Before you go in for surgery, you have to remove most of the things that you hide behind: make-up, skin cream, deodorant, lip gloss, jewellery, nail varnish. Even most of your clothes: instead you get to wear a huge trendy NHS gown that opens at the back, and some ultra-tight green anti-DVT socks.


It’s a weird feeling because it makes you feel quite exposed; and I’m not a high-maintenance person who wears nail varnish or loads of make-up.


It makes me think of how God sees us: not as surgery patients but without all the stuff that we hide behind. We all show a certain face to other people; that may be businessperson, earth mother, geek or socialite. We may want others to see us a certain way. We show only our good sides and try to hide our faults. But God sees us for who we really are. He knows all about our past and he sees our every thought. We can’t fool him.


And that’s ok. He made us, after all. And he loves us no matter what we’ve done or who we are.


As I went into surgery yesterday, I felt completely at peace. Firstly, because I trust my surgical team; but mostly because I trust God. That doesn’t mean that I never get worried about anything, in fact I can get anxious over even small things. But I do try to remind myself that God is always in control, no matter how bleak the circumstances.


He has a good plan for my life. Events like surgery, trying to conceive and childbirth, remind me that really we have very little control over our lives. Yes we can make decisions, and there will be consequences, but actually we do not control our destiny when it comes to life and death. Sometimes our health will let us down; sometimes our friends and family will let us down; sometimes we will disappoint ourselves. Yet God is there with us, every step of the way.



My surgery went well and I feel surprisingly good. Hopefully I won’t need a major operation for a few years, although there are risks (like leakage) with implants. I am going to be discharged to go home soon. ☺ I won’t be able to vacuum or lift a laundry basket for a few weeks though, which is a shame.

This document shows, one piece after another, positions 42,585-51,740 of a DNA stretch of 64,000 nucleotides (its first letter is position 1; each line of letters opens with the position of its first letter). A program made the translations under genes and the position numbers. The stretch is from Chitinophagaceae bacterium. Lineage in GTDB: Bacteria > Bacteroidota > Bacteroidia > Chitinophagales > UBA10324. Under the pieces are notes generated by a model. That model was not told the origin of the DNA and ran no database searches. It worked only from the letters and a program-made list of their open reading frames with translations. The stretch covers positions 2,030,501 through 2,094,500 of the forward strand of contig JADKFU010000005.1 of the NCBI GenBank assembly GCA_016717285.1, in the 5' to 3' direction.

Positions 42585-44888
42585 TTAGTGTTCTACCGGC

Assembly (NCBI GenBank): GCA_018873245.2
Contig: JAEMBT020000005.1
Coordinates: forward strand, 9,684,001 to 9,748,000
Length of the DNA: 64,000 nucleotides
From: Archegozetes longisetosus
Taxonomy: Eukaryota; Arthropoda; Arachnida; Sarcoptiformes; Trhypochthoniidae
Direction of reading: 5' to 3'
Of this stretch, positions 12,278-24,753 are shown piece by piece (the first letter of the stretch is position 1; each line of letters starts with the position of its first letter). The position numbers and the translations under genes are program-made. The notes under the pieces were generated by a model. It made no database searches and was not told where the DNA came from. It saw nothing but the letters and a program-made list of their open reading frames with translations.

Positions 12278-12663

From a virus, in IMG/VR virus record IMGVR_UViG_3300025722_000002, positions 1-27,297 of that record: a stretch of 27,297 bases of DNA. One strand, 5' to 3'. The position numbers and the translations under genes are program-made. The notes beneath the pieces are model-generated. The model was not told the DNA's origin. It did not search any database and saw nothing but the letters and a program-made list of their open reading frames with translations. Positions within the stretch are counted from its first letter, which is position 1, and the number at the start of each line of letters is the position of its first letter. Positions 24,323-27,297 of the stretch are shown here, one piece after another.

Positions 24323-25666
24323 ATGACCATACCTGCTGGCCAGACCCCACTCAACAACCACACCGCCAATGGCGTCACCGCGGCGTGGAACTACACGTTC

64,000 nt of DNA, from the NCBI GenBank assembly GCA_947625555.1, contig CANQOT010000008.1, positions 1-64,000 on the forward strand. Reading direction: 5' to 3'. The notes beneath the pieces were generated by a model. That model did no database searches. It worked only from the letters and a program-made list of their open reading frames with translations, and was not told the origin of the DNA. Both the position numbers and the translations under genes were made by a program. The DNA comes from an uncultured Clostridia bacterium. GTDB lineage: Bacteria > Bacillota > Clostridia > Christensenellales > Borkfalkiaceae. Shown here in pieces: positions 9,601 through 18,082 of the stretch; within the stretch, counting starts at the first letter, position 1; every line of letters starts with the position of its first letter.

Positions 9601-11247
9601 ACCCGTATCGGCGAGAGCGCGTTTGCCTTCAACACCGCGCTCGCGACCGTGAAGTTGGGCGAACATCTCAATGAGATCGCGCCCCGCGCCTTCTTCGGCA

Thanks to everyone for their thoughts, prayers and messages. Thanks to Mike for being the best husband, and to our parents for babysitting and all your help. And thank you to my doctors and nurses, and the caterers and cleaner too. They work so hard and are always friendly. I am so grateful to them all.





We are in the waiting room and watching rugby on the TV.  Japan beat New Zealand! And soon my name is called.

“Sorry to keep you.”

I have filled in one questionnaire but there is an even longer one to complete with the nurse. Have I had other operations; what is my house like; will my husband help me when I get home, etc.

“Are you allergic to anything?”

“Yes, I responded very badly to an anti-sickness drug after my last operation. I would rather be sick than take it again.”

My poor brain struggled with that one. I knew what I wanted to say but the words wouldn’t come out. Also very dizzy, hot and cold and spaced out like an alien.

She checks my notes and they say ‘Reacted badly. Not to be used again.’

Lots more health questions. I look around the room and remember what it was like last time. But then I was sick, now I’m not. I am nearly back to normal and feel mostly healthy, besides the tiredness, headaches, occasional migraine and hormonal stuff.

“You are the first patient without complications I’ve had all day.”

It’s 6pm. I am her last patient today. 

“At least you can get home soon.”

“Oh no, my paperwork will take me at least another hour and a half.”

Then we are sent back to the waiting room for the next nurse. I find a Gideon’s Bible and read some Galatians and Psalms. It doesn’t quite feel right as the font is different from my Bible at home, but it’s still good.

“Sorry for the wait.”

“That’s OK.”

Measure my height and weight, take my blood pressure, take three vials of blood, do an MRSA swab.

“When will you get home tonight?”

“Probably about 8:30. I think I’ll get fish and chips. My husband works nights.”

“When did you start work today?”

“7:30 in the morning.”

Oh my goodness that’s a 13 hour shift! And she was still cheerful.

“Yes but it’s a vocation isn’t it?”

“Well yes, but still.”

Home time, to my parents’ to pick up the kids. This time next week my operation will be over.

God bless the NHS.